Open yourself to friendship with Jesus


Bishop Ricken

My dear brothers and sisters in Christ,

As I continue my monthly series on discipleship, I want to explore in more depth this idea of Jesus as our friend. Last month, I asked you to reflect on the ways that Jesus has been present in your life. When God enters into our lives, he does so out of a desire for our friendship, but sometimes it can be a challenge to understand what it means to have a friendship with God. In this column, I want to share one example of a person who had a deep friendship with Jesus — St. Teresa of Calcutta — in the hopes that we might gain some insight into how to grow in friendship with Jesus ourselves.

Mother Teresa had a complete interior conversion in her younger years and even had some extraordinary experiences of Jesus in her personal prayer as a young religious sister. Even though she had these experiences, Mother Teresa began to feel that God was inviting her to something even deeper. While on a train in India, she saw people discarded and abandoned by the road, left alone to die, and it moved her very deeply. She realized she was called to begin an order whose purpose would be to care for the “poorest of the poor,” and she answered this call by starting the Missionaries of Charity.

Mother Teresa’s experience teaches us that friendship with Jesus requires us to be attentive. It might have been easy for someone who had already answered the call to religious life to assume that God wanted nothing more with her. But Mother Teresa continued listening and, as a result, discovered that God was calling her to a vocation that would change the world. So, if we are going to have a friendship with Jesus, we need to take time each day to listen to him.

Through her friendship with Jesus, Mother Teresa began to see Jesus present throughout the world. This was particularly true as she tended to the poor, discarded people, bathing them, taking them to one of her hospices, caring for their wounds and sores. As she looked into their grateful eyes, she could see the face of Jesus himself. Because of their close relationship, St. Teresa was able to recognize Jesus in those around her, especially in the eyes of the marginalized and forgotten ones.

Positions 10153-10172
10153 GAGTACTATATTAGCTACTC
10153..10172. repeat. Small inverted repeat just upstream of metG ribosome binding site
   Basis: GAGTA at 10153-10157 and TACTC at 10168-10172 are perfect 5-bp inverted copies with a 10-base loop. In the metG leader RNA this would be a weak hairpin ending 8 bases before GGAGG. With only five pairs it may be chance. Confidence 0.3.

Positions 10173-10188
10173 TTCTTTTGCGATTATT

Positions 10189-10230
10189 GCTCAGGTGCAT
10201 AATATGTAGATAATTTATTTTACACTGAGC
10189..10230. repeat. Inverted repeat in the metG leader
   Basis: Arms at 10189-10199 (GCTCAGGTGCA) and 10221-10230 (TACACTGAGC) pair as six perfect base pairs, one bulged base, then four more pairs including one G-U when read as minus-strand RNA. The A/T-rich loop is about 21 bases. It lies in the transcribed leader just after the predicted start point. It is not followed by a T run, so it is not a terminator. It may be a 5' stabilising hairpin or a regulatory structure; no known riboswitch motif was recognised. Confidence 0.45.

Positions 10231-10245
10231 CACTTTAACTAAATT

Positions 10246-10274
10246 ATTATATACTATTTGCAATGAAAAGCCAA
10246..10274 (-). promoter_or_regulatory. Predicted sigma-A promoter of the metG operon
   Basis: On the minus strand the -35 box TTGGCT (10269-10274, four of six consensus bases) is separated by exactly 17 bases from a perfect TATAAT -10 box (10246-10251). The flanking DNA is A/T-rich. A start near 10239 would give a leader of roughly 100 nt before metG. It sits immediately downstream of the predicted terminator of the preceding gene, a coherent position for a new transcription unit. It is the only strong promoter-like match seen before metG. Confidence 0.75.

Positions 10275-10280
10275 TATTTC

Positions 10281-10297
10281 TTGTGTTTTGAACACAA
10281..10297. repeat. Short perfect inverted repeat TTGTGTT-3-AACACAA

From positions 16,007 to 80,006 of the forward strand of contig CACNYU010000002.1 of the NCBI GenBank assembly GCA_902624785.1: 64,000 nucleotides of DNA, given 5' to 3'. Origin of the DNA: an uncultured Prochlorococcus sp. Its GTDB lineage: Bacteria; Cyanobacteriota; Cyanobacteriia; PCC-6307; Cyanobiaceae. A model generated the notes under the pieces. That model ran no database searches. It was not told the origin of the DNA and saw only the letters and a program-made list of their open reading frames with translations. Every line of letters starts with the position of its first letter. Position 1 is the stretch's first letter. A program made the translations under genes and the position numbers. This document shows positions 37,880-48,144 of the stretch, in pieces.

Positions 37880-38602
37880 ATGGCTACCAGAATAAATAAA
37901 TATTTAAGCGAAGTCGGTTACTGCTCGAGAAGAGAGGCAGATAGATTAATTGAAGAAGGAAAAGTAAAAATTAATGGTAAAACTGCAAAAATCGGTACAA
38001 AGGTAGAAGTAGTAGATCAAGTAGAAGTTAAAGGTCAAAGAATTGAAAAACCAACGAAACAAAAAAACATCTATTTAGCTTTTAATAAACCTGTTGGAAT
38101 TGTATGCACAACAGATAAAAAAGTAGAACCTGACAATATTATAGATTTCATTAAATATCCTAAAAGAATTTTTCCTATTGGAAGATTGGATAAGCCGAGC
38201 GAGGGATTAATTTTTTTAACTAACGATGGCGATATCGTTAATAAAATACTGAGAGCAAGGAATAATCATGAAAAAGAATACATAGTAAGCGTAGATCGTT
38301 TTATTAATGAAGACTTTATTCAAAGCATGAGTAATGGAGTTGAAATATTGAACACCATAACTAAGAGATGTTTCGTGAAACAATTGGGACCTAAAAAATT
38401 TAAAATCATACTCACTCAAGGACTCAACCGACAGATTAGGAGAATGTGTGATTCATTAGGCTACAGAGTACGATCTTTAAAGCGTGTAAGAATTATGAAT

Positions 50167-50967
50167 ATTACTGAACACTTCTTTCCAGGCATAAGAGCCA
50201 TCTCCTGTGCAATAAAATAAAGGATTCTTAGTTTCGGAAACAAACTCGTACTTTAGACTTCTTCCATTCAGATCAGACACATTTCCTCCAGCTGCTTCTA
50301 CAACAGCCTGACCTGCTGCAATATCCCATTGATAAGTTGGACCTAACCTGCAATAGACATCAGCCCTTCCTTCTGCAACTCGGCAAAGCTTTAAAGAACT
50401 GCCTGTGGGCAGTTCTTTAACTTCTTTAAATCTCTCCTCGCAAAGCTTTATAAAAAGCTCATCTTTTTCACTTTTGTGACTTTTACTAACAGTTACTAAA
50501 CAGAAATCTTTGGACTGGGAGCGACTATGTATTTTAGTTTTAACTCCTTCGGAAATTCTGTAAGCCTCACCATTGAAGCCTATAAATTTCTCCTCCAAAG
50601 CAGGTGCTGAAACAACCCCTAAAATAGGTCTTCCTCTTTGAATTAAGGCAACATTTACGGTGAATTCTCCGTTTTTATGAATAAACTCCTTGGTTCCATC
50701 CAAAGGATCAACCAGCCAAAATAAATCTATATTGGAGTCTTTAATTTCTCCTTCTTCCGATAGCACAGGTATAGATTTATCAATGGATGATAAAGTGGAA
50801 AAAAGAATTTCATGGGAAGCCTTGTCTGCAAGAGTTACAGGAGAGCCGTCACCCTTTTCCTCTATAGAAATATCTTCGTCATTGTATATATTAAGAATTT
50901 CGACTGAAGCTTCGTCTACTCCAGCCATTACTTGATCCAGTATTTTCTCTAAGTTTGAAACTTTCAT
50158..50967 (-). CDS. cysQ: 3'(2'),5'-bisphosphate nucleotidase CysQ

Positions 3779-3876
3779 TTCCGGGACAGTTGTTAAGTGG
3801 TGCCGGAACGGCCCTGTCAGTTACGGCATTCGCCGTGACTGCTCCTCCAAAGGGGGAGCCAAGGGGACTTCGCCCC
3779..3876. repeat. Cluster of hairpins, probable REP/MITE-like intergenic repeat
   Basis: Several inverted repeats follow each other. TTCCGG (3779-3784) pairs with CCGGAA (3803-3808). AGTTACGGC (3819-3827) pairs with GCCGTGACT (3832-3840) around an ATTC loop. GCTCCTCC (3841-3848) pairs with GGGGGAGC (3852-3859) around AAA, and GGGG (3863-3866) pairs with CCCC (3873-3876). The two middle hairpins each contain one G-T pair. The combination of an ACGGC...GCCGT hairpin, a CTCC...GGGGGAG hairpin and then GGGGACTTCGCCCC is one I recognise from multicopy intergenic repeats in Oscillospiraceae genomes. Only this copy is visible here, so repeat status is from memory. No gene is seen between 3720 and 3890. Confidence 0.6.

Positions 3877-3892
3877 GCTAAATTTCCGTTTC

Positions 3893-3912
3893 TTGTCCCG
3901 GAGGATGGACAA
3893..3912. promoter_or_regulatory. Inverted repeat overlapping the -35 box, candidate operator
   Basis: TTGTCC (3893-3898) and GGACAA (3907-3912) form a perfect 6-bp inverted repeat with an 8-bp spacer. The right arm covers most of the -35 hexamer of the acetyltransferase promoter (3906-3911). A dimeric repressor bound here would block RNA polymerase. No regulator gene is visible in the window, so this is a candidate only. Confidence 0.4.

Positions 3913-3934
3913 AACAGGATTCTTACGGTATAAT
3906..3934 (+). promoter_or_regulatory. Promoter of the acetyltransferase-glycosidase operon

Many of you who are reading this might think, “I’ve looked around and I haven’t seen Jesus in the people around me.” If so, I would encourage you to spend time in prayer with God and ask for the grace to more easily recognize Christ’s presence in the world.

One of the challenges of using an example like Mother Teresa is that we might convince ourselves that we could never have that kind of friendship with God because we are not holy like she is. There’s a reason she has been declared a saint, after all. But we must realize that the friendship that God desires with each person will look a little bit different because each of us is different. Jesus loves each and every one of us for the unique characteristics that make us who we are. He is not measuring us against anyone else, even the saints.

Mother Teresa knew this well. Because of this she urged young people who wanted to come and join her order to begin to reach out to the poor right in their own country, in their own neighborhoods, in their own homes. As she is quoted as saying, “Jesus loves you tenderly, you are precious to him. Turn to Jesus with great trust and allow yourself to be loved by him.”

Brothers and sisters, let me echo her words, “Jesus loves you!” Jesus offers that love to you each day, and I hope that you will open yourself each day to receiving that love.

Follow Bishop Ricken on Twitter at @BpDavidRicken.